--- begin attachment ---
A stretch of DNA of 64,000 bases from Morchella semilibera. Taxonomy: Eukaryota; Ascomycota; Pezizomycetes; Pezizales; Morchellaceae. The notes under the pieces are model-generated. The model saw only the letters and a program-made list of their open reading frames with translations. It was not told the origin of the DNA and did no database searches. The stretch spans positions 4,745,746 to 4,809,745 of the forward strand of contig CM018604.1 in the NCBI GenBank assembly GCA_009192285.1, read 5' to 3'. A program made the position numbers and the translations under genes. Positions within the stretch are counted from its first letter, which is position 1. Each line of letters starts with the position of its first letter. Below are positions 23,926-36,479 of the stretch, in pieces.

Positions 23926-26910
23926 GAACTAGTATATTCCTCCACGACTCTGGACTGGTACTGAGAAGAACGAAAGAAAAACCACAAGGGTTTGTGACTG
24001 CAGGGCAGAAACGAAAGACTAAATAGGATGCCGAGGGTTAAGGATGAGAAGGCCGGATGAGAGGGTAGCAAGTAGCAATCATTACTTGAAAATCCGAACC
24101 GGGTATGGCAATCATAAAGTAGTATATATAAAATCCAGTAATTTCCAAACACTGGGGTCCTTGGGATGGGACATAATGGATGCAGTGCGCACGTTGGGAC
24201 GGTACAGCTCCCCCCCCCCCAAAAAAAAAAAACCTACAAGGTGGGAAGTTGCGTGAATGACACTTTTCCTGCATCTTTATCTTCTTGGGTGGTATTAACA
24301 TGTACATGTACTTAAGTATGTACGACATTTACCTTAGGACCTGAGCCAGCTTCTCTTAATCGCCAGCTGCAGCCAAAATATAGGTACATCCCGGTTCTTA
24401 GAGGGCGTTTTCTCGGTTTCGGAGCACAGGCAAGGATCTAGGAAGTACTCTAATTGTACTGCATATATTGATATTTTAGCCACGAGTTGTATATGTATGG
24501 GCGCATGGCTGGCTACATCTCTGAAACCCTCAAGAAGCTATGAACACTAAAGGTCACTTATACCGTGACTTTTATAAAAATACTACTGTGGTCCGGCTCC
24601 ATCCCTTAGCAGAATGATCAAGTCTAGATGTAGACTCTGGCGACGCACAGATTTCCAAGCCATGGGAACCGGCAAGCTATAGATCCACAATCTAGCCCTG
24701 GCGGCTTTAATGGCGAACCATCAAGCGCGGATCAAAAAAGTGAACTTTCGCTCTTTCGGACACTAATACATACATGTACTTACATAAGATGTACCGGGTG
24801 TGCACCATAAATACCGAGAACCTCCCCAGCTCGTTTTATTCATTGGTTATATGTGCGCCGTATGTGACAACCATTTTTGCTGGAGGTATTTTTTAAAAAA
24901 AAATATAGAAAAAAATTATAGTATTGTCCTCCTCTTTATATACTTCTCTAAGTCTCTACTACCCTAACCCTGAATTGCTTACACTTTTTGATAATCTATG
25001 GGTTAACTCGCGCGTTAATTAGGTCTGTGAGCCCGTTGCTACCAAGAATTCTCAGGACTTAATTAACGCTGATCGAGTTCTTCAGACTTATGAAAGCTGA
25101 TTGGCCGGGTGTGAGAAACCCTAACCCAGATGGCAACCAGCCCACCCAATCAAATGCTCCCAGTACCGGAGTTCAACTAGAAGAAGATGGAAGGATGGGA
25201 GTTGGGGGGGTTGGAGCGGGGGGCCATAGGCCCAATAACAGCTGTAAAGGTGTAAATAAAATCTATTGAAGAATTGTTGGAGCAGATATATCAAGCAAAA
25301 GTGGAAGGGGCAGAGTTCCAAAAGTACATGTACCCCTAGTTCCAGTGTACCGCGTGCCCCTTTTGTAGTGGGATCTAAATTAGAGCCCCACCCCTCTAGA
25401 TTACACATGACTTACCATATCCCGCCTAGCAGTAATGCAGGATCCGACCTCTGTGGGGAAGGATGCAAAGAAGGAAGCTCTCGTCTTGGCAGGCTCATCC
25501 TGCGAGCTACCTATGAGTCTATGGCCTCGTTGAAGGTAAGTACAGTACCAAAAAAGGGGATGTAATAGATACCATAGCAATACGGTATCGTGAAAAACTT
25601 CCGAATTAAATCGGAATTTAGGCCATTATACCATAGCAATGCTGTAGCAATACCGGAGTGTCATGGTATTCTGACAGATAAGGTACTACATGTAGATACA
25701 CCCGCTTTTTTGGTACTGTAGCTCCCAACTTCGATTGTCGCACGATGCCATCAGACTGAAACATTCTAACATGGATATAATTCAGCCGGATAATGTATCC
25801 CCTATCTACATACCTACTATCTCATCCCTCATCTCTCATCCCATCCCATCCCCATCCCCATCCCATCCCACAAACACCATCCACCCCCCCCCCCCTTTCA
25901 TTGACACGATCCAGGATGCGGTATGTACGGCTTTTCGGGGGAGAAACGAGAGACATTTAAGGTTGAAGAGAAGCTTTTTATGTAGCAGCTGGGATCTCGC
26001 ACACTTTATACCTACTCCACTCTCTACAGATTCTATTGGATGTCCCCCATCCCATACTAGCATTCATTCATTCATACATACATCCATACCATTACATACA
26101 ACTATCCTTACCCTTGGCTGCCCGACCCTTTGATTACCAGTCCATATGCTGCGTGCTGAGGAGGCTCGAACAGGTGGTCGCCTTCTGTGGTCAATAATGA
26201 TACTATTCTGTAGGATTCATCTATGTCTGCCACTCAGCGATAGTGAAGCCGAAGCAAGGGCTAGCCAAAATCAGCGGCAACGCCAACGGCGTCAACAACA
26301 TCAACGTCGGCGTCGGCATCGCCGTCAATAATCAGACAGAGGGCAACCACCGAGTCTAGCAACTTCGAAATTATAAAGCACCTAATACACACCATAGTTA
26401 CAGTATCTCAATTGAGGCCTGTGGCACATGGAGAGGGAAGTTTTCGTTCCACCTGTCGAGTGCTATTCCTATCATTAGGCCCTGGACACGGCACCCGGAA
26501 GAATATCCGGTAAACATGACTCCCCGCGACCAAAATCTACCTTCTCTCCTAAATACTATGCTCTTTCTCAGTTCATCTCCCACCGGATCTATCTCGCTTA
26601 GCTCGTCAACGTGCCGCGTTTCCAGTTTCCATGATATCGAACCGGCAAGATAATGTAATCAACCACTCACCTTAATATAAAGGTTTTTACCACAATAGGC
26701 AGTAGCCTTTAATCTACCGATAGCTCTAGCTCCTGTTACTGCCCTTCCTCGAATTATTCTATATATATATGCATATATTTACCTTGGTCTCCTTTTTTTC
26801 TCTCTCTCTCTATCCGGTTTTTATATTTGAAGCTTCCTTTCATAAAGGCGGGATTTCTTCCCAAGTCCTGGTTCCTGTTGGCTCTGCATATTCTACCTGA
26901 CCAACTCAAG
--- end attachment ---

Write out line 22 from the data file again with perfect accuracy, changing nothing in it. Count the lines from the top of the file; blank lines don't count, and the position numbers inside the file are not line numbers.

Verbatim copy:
25801 CCTATCTACATACCTACTATCTCATCCCTCATCTCTCATCCCATCCCATCCCCATCCCCATCCCATCCCACAAACACCATCCACCCCCCCCCCCCTTTCA